Database Basics

The field of databases has its own terminology. Terms such as database, table, attribute, row, primary key, and relational model have specific meanings and are used throughout this chapter. In this section, we present an example of a simple database to introduce the basic components of relational databases, and we list and define selected terms used in the chapter. More detail can be found in Appendix C.

Introducing Relational Databases

An example relational database is shown in Figure 3-1. This database stores data about wineries and the wine regions they are located in. A relational database manages data in tables, and there are two tables in this example: a winery table that manages wineries, and a region table that manages information about wine regions.

Figure 3-1. An example relational database containing two related tables


Databases are managed by a relational database management system (RDBMS). An RDBMS supports a database language to create and delete databases and to manage and search data. The database language used in almost all DBMSs is SQL, a set of statements that define and manipulate data. After creating a database, the most common SQL statements used are INSERT, UPDATE, DELETE, and SELECT, which add, change, remove, and search data in a database, respectively.

A database table may have multiple columns, or attributes, each of which has a name. For example, the winery table in Figure 3-1 has four attributes, winery ID, winery name, address, and region ID. A table contains the data as rows or records, and a row contains attribute values. The winery table has five rows, one for each winery managed by the database, and each row has a set of values. For example, the first winery has a winery ID value of 1, the winery name value Moss Brothers, and an address of Smith Rd., and is situated in the region ID numbered 3. Region 3 is a row in the region table and is Margaret River in Western Australia.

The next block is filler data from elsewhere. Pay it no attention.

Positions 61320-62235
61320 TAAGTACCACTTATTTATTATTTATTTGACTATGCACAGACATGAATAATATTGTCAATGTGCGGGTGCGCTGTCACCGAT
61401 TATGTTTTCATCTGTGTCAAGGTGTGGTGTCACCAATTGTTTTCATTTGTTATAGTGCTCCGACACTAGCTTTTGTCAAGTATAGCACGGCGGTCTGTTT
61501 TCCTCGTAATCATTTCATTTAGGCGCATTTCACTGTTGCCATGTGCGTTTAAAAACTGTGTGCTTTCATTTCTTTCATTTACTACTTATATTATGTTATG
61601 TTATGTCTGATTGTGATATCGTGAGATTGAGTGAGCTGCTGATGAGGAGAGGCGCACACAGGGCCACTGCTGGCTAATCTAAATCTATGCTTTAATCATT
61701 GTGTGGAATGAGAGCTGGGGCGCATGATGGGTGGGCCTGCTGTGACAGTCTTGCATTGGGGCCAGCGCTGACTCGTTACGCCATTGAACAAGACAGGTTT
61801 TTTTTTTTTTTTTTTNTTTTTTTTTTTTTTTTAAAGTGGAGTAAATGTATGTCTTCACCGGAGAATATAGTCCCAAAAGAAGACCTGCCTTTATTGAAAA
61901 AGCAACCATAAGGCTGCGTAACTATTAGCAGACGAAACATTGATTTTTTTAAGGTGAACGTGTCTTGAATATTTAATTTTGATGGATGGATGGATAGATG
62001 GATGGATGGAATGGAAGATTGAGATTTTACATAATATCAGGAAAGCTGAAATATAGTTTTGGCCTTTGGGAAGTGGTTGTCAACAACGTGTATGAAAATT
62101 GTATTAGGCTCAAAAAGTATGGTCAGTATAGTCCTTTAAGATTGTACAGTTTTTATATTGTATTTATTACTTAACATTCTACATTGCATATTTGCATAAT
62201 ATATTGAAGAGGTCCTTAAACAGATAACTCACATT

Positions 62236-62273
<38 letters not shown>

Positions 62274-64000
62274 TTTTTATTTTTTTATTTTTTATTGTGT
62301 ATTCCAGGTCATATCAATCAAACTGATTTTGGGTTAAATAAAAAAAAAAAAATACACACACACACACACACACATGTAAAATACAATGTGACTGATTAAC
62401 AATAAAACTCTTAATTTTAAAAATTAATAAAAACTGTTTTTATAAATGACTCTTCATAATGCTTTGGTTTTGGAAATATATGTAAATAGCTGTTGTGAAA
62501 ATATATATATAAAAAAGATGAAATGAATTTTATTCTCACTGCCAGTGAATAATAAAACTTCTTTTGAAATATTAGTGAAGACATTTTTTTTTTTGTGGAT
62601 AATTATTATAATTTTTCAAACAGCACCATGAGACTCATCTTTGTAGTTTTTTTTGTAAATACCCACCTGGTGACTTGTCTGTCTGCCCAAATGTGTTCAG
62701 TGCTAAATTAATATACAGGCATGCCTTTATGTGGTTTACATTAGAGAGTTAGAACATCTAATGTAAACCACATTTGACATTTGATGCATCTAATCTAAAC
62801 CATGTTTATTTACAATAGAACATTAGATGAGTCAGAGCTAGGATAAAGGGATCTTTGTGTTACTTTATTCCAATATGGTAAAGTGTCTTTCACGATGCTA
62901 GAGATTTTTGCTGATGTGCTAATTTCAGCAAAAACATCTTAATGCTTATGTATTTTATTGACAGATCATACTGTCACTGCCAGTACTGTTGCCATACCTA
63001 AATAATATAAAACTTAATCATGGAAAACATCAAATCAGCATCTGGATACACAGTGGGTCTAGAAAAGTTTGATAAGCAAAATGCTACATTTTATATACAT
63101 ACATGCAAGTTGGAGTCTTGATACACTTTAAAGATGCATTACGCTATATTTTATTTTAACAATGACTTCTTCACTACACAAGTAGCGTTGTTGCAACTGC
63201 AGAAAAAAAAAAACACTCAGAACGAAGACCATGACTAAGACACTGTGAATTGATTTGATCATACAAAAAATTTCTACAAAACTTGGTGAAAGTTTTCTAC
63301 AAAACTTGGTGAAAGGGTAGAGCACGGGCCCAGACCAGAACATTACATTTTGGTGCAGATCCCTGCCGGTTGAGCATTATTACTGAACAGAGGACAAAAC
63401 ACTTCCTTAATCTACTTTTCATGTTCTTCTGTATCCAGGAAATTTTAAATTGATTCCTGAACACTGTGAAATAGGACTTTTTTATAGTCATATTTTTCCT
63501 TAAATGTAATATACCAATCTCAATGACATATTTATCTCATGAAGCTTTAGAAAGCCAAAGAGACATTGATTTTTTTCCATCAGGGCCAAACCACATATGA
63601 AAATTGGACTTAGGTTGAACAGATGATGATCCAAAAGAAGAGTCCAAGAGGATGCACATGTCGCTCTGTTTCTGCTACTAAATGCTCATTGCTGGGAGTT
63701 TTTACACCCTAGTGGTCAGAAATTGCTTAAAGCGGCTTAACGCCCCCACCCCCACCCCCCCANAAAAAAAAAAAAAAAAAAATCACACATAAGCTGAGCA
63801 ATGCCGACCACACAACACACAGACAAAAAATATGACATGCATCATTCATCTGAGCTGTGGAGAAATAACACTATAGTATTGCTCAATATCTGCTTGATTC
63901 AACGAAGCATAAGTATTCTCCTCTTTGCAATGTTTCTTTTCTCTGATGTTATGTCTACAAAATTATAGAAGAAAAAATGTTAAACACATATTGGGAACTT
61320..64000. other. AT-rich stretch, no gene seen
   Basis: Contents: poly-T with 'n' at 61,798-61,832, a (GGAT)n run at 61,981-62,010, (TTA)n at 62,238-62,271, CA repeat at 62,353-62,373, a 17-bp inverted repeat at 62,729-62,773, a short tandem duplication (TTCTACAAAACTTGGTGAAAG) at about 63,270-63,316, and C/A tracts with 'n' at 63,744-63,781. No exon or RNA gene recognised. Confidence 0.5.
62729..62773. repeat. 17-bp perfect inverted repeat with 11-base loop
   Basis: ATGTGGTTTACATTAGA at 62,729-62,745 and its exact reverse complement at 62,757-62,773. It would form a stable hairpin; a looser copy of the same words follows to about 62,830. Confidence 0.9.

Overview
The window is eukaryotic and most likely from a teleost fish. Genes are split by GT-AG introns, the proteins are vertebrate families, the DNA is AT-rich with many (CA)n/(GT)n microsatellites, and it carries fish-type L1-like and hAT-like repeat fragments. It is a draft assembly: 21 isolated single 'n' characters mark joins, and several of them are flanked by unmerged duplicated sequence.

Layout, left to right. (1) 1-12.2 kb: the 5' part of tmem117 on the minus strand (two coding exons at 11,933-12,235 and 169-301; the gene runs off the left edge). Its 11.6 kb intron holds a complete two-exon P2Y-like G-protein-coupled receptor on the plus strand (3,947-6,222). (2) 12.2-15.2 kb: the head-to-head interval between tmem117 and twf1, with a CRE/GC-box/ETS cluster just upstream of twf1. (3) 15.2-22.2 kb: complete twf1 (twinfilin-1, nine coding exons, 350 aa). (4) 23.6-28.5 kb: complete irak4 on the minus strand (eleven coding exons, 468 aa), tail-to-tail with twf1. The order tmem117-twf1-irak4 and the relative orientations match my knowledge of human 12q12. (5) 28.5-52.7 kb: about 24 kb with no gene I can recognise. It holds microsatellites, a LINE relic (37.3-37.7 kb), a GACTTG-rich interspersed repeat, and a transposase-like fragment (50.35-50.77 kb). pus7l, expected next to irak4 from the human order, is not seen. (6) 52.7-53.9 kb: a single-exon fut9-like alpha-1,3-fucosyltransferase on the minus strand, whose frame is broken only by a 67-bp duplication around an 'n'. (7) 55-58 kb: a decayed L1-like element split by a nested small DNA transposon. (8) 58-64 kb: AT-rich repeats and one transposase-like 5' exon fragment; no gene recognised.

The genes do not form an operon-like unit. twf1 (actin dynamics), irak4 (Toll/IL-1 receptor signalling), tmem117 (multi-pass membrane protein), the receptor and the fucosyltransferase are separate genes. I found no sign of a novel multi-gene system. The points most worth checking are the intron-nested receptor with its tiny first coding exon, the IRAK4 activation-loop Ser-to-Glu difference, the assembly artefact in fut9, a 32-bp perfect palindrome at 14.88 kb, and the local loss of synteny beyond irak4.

The relationship between wineries and regions is maintained by assigning a region ID to each winery row. Managing relationships in this way is fundamental to relational database technology, and different types of relationship can be maintained. In this example, more than one winery can be situated in a region-three wineries in the example are situated in the Barossa Valley-but a winery can be situated in only one region.

Attributes have data types. For example, in the winery table, the winery ID is an integer, the winery name and address are strings, and the region ID is an integer. Data types are assigned when a database is designed.

Tables usually have a primary key, which is one or more values that uniquely identify each row in a table. The primary key of the winery table is winery ID, and the primary key of the region table is region ID. Primary keys are usually indexed to provide fast access to rows when they are searched by the primary key value. For example, an index is used to find the details of the region row that matches a given region ID in a winery table row.

Figure 3-2 shows the example database modeled using entity-relationship (ER) modeling. The winery and region tables or entities are shown as rectangles. Each entity has attributes, and the primary key is shown underlined. The relationship between the tables is shown as a diamond that connects the two tables, and in this example the relationship is annotated with an M at the winery-end of the relationship. The M indicates that there are potentially many winery rows associated with each region. Because the relationship isn't annotated at the other end, this means that there is only one region associated with each winery. ER modeling is discussed in more detail in Appendix C.

Figure 3-2. An example relational model of the winery database


by BrainBellupdated